In January 2007, not long after George W. Bush announced his
surge of troops into Iraq, I happened to be having lunch with a Chinese
friend who is a well-connected member of the Communist Party. I asked
him how the news was being received in Beijing. He replied in words to
the effect of: “We would hope that you would send the entire American
Army into Iraq and stay for another 10 years. Meanwhile, we will keep
building up our economy.” I thought of that story this week while
traveling in Southeast Asia. As the Islamic State, Iran and Greece
occupy the attention of the Western world, China marches forward, except
now it is
not just building its economy but also a new geopolitics in Asia.
Zakaria writes a foreign affairs column for The Post. He is also the
host of CNN’s Fareed Zakaria GPS and a contributing editor for The
Atlantic. View Archive
Recently released satellite photos show
that China has almost completed an airstrip on one of the many
artificial islands it has created in the Spratly archipelago over the
past year and a half. Its actions in the area are intended to
consolidate its claims to 90 percent of the South China Sea, through
which $5 trillion in trade flows every year. (These claims are disputed
by the Philippines, Vietnam, Malaysia, Brunei and Taiwan.)
Xi Jinping has marked a break with his predecessors in openly embracing
an activist foreign policy, speaking about the “Asia-Pacific dream” and announcing ventures such as the Asian Infrastructure Investment Bank and the “Maritime Silk Road.” Behind this rhetoric is an avalanche of cash. Scholar David Shambaugh points
out that if you add up China’s promised investments in all of these
regional ventures, the total is $1.41 trillion. The Marshall Plan, by
comparison, cost $103 billion in today’s dollars.
senior Southeast Asian diplomat explained to me that China is using
money and pressure to “suborn” countries in the region. He pointed out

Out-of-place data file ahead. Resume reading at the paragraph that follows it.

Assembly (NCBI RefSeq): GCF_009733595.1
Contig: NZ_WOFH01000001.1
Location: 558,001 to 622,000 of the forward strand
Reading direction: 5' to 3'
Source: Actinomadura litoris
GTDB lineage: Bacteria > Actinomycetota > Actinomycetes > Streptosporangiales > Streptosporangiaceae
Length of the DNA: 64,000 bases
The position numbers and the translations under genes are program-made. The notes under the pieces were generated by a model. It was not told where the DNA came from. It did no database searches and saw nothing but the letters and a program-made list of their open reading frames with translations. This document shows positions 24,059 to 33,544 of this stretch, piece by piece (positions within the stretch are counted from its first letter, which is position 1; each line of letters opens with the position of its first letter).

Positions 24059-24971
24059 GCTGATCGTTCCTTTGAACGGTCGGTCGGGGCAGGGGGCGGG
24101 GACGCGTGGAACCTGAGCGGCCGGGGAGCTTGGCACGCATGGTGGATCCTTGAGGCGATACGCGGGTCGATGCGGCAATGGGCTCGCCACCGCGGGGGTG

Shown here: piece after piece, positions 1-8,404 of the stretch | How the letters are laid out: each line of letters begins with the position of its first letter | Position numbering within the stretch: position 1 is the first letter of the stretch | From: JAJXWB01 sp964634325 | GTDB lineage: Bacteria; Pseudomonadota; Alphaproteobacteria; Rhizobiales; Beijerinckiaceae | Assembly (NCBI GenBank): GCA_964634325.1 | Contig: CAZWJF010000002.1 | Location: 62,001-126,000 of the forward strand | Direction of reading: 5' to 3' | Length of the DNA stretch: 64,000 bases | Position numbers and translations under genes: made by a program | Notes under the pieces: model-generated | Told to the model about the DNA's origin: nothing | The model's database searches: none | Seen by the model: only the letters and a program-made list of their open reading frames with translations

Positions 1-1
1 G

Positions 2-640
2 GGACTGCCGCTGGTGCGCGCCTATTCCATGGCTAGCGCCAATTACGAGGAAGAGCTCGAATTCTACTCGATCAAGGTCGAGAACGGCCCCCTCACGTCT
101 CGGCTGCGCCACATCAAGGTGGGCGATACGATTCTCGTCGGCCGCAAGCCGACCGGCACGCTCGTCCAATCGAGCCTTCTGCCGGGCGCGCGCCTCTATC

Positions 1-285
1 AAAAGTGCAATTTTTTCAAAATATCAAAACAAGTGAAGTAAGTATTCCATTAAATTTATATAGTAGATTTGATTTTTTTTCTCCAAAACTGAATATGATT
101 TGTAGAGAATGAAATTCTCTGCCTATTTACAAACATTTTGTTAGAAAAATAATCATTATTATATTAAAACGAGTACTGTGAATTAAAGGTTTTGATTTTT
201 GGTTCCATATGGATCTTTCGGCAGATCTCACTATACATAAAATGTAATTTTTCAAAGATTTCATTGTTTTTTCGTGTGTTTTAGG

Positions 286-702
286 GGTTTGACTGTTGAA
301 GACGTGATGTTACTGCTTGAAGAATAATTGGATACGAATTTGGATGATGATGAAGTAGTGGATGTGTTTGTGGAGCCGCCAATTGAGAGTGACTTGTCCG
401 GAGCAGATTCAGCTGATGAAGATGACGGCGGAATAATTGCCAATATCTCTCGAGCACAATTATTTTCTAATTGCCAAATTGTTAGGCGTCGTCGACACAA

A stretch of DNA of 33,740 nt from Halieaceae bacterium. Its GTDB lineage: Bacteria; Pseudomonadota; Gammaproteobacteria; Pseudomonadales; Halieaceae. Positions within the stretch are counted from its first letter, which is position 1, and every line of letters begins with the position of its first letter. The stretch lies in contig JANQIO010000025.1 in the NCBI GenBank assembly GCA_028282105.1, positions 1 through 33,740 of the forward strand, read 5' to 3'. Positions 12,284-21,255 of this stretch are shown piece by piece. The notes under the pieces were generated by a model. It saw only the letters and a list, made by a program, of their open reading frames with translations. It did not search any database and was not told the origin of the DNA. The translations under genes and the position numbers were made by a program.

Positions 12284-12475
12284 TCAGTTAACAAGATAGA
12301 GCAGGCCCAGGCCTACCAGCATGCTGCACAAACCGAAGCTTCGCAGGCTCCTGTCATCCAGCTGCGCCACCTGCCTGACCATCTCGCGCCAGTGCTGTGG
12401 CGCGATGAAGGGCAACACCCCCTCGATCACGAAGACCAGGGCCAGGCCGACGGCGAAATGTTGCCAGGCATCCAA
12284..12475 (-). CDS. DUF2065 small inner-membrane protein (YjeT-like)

that aid is often carefully targeted, so that money to Malaysia, for
example, is directed specifically to the state of Pahang, the political
base of the prime minister. “In Myanmar and Thailand, [the Chinese] make
sure the generals get their share of the contracts,” he said. In
smaller countries such as Cambodia and Laos, Chinese money dominates the
is also enlarging its military options, with the Spratly reclamation
and a significant expansion of the country’s land-based missile systems.
In addition, Beijing has been quietly damming rivers that flow across
its borders — from the Mekong
to the Brahmaputra — which would give it the ability in a crisis to cut
water supplies to Cambodia and India, respectively.
in Singapore told me that Beijing has even begun to reach out to local
Singaporeans of Chinese descent and to nudge the city-state’s foreign
policy — which remains staunchly allied to the United States — in a more
pro-Chinese direction. “Diplomats from the Chinese embassy contact my
Chinese constituents and brief them,” one politician told me. “They
sponsor all-expenses paid trips to China for young Chinese Singaporeans.
They are active, engaged and smart.”
how do diplomats in Southeast Asia see the United States? As distracted
and largely absent. The ones I spoke with credit the Obama
administration with the right basic strategy in its “pivot” to Asia, but
they fault it for little follow-up and poor implementation. They have
been heartened by the moves forward in Congress on theTrans-Pacific Partnership trade agreement but worry that it has taken too long in the face of relentless Chinese advances.
security adviser] Susan Rice doesn’t seem to know much or care about
Asia; [Secretary of State] John Kerry was distracted by his quest for
Middle East peace; the president has canceled trips to Asia,” one
diplomat said to me. “Finally, with [Defense Secretary] Ash Carter, we
have a strategist at the Pentagon, and it has already made a difference.
The Chinese are more cautious.”
makes dealing with China’s growing influence in Asia especially tricky
is that a good part of it is inevitable and could be benign. China is
the largest trading partner of almost all Asian economies as well asAustralia.
involvement in the region could be a win-win. But it also produces
great anxieties about political domination. Countries here are looking
to the United States to deter China yet engage it. They do not want to
upset the basic atmosphere of trade, commerce and comity that has
allowed many Asian countries to boom.
we want from Washington is not simply countermeasures, but
sophisticated, nuanced and persistent diplomacy,” says Kishore
Mahbubani, former foreign secretary of Singapore. The United States was
“able to do this during the Cold War, when you were in competition with
the Soviet Union. You had to listen to locals, woo countries and above
all be deeply, continuously engaged. I don’t see that anymore.”
ROLAND SAN JUAN was a researcher, management consultant, inventor, a part time radio broadcaster and a publishing director. He died last November 25, 2008 after suffering a stroke. His staff will continue his unfinished work to inform the world of the untold truths. Please read Erick San Juan's articles at: ericksanjuan.blogspot.com This blog is dedicated to the late Max Soliven, a FILIPINO PATRIOT.
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